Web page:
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Why Advertisers Need To Do Their Homework On Back-To-School Shopping

  • Written by  Toby McKenna, Bazaarvoice

0aatobybazaarBack-to-school shopping is big business for retailers. How does it measure up to other shopping seasons? Behind the holidays, it’s the second-most-popular shopping window of the year, and for the past two years, shopper spend has increased by 10% or more. If that trend holds this year, back-to-school spend could surpass $80 billion.

The holiday shopping season has a well-defined shopping window, but back-to-school presents a much more complex timeline. The back-to-school shopping window begins as early as July but lasts longer, and it’s characterized with ups and downs that vary based on who’s shopping and what items they’re shopping for.

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The three biggest back-to-school categories are clothing/apparel, office supplies and consumer electronics, and they have incredibly distinct and seasonal buying cycles. That means marketers need to think about their back-to-school advertising strategies at the category or even SKU level in some cases. Fortunately, businesses that study up on seasonality trends can maximize their back-to-school sales. By leveraging actionable insights from relevant shopping intent data, brands can allocate their budgets to correlate with the shopping behaviors of today’s savvy consumers.

We analyzed Bazaarvoice Network data from 2016, looking at valuable seasonality trends and shopper behavior across the clothing/apparel, office supplies and consumer electronics categories. Here’s what we found:

Lesson 1: As Back-To-School Spending Rises, So Does Opportunity For Advertisers

Back-to-school is a growing market, with spend increasing year-over-year and spanning multiple buyer targets, like: parents of grade school children; parents of college students; college students themselves; and teachers and administrators. In 2016, back-to-school spend rose 11% year-over-year to an estimated total of $75.8 billion.

As consumer spend increases during the summer months, so do the opportunities for smart advertisers to connect with and capture in-market shoppers. Navigating the complexities of different personas, the fragmented digital path to purchase, and the changing seasonality for different back-to-school categories is a considerable challenge, which is why implementing a data-driven advertising strategy is more important than ever. In-market shoppers are leaving a trail of strong intent signals across devices and across the web. Advertisers that study these data points can use them to inform their strategy and capitalize on the shopping season.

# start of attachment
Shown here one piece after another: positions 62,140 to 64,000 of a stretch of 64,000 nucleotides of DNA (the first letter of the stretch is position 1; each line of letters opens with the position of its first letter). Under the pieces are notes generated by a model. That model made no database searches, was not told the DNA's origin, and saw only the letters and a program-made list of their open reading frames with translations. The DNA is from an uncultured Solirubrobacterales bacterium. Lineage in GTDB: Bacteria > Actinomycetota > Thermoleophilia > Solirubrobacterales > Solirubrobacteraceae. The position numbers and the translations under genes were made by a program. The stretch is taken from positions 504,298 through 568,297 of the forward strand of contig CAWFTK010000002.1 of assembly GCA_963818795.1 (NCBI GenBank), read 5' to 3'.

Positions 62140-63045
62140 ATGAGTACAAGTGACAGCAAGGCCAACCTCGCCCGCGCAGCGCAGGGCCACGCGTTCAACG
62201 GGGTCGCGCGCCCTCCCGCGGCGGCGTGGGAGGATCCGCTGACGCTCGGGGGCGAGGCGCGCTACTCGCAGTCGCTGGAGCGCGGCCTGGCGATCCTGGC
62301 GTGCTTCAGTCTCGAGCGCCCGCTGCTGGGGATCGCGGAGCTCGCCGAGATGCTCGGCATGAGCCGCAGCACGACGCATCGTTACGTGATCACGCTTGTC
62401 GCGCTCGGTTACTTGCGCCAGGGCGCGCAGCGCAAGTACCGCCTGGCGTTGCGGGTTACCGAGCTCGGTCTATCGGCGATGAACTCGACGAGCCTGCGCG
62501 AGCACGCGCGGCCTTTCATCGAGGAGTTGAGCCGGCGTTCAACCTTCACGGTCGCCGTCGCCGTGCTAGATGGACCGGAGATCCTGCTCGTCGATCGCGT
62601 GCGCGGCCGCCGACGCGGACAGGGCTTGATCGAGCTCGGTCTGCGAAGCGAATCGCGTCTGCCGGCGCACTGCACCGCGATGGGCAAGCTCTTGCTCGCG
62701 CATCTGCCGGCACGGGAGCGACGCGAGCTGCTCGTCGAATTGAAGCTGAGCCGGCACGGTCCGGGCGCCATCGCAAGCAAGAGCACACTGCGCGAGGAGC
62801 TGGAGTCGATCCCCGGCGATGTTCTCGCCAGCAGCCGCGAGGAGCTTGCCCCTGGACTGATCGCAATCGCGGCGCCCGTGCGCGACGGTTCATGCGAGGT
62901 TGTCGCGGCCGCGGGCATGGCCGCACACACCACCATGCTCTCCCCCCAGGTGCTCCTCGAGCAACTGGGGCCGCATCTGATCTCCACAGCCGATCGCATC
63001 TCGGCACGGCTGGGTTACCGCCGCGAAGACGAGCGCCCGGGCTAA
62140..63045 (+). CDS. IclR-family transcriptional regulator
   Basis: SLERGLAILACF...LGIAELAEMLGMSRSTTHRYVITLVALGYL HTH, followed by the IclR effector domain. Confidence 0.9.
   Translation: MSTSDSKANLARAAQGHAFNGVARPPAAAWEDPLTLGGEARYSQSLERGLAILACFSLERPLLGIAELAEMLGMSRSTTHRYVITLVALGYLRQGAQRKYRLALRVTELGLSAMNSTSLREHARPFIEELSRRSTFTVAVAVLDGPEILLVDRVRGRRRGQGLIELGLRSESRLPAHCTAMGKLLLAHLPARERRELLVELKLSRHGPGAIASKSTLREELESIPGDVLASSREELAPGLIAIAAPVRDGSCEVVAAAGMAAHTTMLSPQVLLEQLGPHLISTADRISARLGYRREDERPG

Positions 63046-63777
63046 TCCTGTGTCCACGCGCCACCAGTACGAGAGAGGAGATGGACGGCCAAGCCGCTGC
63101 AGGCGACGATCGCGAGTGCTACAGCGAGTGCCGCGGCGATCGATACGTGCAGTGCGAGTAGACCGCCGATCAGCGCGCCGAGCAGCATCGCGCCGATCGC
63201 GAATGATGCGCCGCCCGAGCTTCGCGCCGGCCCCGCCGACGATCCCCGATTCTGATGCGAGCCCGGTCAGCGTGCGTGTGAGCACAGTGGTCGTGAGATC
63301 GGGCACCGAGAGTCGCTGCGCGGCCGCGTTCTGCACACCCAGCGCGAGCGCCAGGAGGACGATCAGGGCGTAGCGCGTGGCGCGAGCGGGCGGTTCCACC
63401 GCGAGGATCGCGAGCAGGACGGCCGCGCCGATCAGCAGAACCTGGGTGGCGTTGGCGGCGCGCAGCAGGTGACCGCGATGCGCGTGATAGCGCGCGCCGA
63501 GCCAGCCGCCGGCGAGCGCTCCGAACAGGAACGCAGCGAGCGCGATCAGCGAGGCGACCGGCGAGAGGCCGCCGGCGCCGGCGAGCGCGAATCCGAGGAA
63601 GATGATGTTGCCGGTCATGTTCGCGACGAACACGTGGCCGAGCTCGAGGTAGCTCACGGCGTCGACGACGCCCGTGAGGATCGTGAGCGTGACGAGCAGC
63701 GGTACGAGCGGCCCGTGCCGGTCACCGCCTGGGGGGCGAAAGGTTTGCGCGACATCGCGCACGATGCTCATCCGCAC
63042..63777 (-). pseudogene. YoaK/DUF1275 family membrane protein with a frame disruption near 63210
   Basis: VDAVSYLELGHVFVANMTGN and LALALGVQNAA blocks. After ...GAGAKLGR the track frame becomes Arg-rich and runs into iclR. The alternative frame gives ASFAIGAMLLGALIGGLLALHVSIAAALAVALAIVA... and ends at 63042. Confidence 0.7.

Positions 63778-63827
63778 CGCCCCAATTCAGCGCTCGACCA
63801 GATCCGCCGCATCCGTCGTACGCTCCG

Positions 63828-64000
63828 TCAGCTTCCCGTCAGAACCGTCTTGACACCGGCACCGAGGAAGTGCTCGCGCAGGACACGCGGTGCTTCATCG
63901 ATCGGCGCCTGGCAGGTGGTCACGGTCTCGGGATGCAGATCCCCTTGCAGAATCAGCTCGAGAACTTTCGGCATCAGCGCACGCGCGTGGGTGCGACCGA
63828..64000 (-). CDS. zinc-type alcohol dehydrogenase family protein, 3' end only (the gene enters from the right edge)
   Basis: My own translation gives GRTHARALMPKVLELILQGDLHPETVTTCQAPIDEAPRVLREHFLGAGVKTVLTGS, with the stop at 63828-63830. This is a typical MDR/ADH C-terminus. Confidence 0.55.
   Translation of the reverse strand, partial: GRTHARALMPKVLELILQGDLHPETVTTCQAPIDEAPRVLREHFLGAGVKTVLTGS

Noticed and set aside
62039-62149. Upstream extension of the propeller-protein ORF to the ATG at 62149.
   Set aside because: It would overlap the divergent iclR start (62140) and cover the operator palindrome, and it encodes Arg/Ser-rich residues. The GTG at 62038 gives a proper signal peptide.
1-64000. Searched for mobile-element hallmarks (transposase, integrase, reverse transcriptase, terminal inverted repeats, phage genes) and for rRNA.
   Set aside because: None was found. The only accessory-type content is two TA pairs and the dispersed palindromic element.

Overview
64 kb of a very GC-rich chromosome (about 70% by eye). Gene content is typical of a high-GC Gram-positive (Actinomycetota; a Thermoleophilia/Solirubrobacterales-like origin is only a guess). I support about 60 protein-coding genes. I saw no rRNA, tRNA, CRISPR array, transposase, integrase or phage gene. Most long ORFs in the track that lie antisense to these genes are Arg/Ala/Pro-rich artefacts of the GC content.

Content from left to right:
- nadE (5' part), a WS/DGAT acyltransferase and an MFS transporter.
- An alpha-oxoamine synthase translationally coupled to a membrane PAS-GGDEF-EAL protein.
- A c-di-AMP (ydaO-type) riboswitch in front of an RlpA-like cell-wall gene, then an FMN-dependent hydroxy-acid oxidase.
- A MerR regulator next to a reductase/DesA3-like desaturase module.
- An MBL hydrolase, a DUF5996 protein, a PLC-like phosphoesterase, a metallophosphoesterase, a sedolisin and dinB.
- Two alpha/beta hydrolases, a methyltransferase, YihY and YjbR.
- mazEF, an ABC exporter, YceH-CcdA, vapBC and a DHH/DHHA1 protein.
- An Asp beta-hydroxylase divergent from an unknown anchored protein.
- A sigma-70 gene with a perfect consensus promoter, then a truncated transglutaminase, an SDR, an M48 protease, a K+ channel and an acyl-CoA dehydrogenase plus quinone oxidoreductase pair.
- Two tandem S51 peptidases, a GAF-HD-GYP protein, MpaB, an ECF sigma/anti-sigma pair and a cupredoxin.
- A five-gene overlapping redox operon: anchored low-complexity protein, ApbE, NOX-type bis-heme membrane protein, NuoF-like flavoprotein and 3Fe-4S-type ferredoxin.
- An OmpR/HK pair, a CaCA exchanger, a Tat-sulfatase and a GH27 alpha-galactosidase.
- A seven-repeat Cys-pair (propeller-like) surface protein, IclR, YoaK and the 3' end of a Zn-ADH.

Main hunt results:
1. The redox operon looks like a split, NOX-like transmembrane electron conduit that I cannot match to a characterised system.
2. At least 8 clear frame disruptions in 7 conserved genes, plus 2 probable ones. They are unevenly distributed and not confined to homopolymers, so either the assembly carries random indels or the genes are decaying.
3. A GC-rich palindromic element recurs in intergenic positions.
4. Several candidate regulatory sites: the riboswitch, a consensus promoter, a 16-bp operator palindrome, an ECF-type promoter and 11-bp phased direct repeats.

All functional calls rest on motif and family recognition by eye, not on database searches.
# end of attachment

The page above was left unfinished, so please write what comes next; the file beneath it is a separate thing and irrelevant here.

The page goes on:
Lesson 2: Timing Is Everything, And Seasonality Patterns Vary By Category

The majority of back-to-school shoppers research and buy items while they’re on summer vacation, and they begin their search as early as July. What’s more, a third of shoppers say they’re not done buying until after the school year begins.

With this extended period of time, advertisers need to be smart about their pace of ad spend as the season progresses. One way to approach this challenge is to look at the exact window when people are shopping across different categories — consumer electronics spikes first, then office supplies, and finally clothing/apparel finishes the season.

Let’s look at a seasonality breakdown for each.

Consumer Electronics: Checking Off Big-Ticket Items First

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  • Shoppers in this category, college students and their parents, begin their search early, ticking off their biggest-ticket items, like laptops and printers, as early as July. One explanation for this could be that college students head to school earlier than K-12, commonly in mid-August, so they start the purchase journey earlier.

  • From July 8 to August 22, 2016, shopper activity increased 40%. Mondays were the biggest day for product pageviews in this category. After enjoying summer weekends, shoppers go back to their checklists at the beginning of the week.

Office Supplies: Stocking Up In August

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  • Office supplies is the next category to trend. As teachers send out their lists of school supplies, parents begin to stock up on these items in August. The second peak in September indicates a second, smaller rush for forgotten items.